One of my favourite coffee spots is Rooster Coffee House on Broadview Ave. It's just south of Broadview subway (about 10 mins walk) or if you are coming by streetcar get off at the withrow Ave stop just south of the broadview station. It's a fab spot with a few seats outside overlooking Riverdale Park. If you are lucky you will have sunny fall weather and the view of the city from there is fab.
Also try heading to The Beach. Another gorgeous neighbourhood. Take the streetcar. There is a Boardwalk that you can walk or Rollerblade along. Beautiful on a sunny fall day. The Beach has a stretch of restaurants and shops along Queem St East. Some of the houses are stunning and they will all be dressed for fall!
Another great breakfast place is Lady Marmalade on Queen St. east. ladymarmalade.ca Be warned. It's popular on a weekend but you could easily head there on a weekday morning and get a.table for 1. It's in Leslieville. Take the 501 east streetcar and get off at Logan.
It's a.fab time of year to go.
Wow! Thank you so much for spending the time to reply to my thread. So many ideas! I'm so excited about visiting Toronto now and not at all worried that I won't have anything to do. I was meant to have a meeting this morning, but my client didn't show up, so I've spent all morning looking up the places you have suggested and "walking" around Toronto on Google street view!
I've got a couple more questions if you don't mind.
A few of you have suggested that I use Streetcars to get around which seems like a good plan. Is there some sort of visitor ticket that I can get which will last a few days? Do I buy tickets on-board?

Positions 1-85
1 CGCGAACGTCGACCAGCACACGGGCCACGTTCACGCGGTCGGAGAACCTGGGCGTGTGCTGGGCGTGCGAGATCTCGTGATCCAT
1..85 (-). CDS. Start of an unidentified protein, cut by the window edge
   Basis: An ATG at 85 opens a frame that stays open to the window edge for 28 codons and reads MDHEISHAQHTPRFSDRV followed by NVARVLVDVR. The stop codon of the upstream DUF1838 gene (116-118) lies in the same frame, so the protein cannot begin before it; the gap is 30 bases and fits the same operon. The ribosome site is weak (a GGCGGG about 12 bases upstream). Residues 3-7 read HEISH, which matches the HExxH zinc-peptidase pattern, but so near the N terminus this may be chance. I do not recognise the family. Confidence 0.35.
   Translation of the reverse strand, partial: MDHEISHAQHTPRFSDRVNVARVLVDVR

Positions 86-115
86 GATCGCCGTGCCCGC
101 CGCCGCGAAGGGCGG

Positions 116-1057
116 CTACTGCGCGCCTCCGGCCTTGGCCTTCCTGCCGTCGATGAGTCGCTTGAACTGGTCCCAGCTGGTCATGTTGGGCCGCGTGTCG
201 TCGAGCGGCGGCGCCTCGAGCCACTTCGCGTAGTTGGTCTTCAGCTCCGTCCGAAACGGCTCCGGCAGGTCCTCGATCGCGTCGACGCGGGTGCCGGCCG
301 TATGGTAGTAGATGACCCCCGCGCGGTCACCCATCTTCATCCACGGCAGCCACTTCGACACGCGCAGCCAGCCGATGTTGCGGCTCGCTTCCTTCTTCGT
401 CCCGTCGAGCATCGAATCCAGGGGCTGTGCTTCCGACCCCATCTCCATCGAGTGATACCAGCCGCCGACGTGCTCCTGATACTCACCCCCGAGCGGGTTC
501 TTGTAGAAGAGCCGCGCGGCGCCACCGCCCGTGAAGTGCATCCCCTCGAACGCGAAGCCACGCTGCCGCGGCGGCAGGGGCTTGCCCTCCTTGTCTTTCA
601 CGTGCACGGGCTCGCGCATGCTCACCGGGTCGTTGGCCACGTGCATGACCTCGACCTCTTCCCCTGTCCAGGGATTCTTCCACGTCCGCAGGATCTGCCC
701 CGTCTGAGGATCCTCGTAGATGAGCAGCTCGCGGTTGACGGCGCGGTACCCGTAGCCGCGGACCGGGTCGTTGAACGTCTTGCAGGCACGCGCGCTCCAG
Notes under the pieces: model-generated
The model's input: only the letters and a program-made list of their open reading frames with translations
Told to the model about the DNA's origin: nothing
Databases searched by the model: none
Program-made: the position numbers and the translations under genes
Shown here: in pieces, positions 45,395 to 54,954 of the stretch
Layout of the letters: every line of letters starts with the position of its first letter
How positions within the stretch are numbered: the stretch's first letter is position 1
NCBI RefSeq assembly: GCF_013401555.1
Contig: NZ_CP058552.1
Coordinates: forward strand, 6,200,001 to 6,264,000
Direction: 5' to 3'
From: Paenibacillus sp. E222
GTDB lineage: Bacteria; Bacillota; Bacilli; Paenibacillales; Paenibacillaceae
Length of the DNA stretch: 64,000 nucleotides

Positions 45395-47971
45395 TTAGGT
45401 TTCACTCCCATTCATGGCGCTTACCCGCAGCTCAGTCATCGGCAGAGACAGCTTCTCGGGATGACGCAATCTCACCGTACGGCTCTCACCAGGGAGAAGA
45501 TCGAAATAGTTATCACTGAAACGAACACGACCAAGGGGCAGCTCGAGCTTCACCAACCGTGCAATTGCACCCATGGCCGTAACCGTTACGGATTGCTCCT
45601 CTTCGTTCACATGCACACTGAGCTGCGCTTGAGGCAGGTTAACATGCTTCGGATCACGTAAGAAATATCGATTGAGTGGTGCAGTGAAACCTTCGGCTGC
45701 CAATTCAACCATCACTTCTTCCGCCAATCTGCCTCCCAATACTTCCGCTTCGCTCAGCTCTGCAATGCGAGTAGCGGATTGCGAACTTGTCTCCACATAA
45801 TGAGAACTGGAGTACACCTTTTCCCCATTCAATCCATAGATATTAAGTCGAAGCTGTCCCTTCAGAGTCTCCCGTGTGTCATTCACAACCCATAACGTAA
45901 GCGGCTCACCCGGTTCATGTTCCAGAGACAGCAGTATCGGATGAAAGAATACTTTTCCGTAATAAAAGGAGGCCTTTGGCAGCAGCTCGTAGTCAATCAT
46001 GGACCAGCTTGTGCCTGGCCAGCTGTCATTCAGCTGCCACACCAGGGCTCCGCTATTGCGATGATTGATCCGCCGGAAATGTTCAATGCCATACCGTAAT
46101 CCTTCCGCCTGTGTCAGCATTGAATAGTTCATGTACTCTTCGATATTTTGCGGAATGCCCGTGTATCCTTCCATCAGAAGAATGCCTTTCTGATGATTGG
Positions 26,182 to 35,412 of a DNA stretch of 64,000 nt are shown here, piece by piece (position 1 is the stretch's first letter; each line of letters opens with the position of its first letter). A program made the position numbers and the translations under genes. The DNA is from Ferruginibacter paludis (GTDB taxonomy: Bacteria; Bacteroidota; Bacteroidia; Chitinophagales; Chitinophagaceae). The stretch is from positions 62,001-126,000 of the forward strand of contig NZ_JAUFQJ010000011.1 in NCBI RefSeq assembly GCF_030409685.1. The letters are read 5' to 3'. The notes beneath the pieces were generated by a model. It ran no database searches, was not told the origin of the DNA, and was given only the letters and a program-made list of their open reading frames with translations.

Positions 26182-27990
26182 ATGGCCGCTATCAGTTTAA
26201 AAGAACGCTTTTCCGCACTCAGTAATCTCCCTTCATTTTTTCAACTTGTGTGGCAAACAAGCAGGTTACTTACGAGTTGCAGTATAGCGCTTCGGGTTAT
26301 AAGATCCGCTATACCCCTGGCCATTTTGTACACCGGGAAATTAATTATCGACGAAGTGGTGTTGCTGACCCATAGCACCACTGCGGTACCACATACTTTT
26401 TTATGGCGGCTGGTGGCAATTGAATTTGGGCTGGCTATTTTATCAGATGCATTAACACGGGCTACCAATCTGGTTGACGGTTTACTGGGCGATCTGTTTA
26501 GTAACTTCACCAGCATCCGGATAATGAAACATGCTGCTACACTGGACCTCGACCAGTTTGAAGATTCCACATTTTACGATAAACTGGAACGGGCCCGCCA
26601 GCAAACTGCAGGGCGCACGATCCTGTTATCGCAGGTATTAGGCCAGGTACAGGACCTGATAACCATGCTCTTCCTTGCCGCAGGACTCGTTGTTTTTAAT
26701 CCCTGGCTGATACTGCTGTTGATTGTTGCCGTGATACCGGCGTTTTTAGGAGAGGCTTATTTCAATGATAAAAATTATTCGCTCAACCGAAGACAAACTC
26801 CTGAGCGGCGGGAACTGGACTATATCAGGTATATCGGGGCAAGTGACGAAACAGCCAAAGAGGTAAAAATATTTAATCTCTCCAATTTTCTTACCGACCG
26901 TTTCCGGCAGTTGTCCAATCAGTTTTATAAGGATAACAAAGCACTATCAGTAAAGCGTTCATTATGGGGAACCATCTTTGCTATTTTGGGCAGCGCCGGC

Any suggestions for the best coach trip to Niagara?
I think we will just miss the end of the baseball season, so won't get to go to a game. I can't seem to find anything about ice hockey either, am I too early for that?
Thanks again for your advice, I really appreciate it.
You can pay on board the streetcar- $3.25 per journey or you can by tokens in advance (they are tiny little coins) and it's a bit cheaper. Some convenience stores sell these - look for a sign saying TTC ticket agent. There are also day passes, I think and it covers buses, subways and streetcars
For Niagara, we just took a Greyhound bus from the station at Bay and Dundas a few months back. Journey was an hour and a half and the bus station is a little away from the falls but we got a taxi from there. Not sure about what tour companies are good.
For restaurants I like the Loose Moose which is near the station.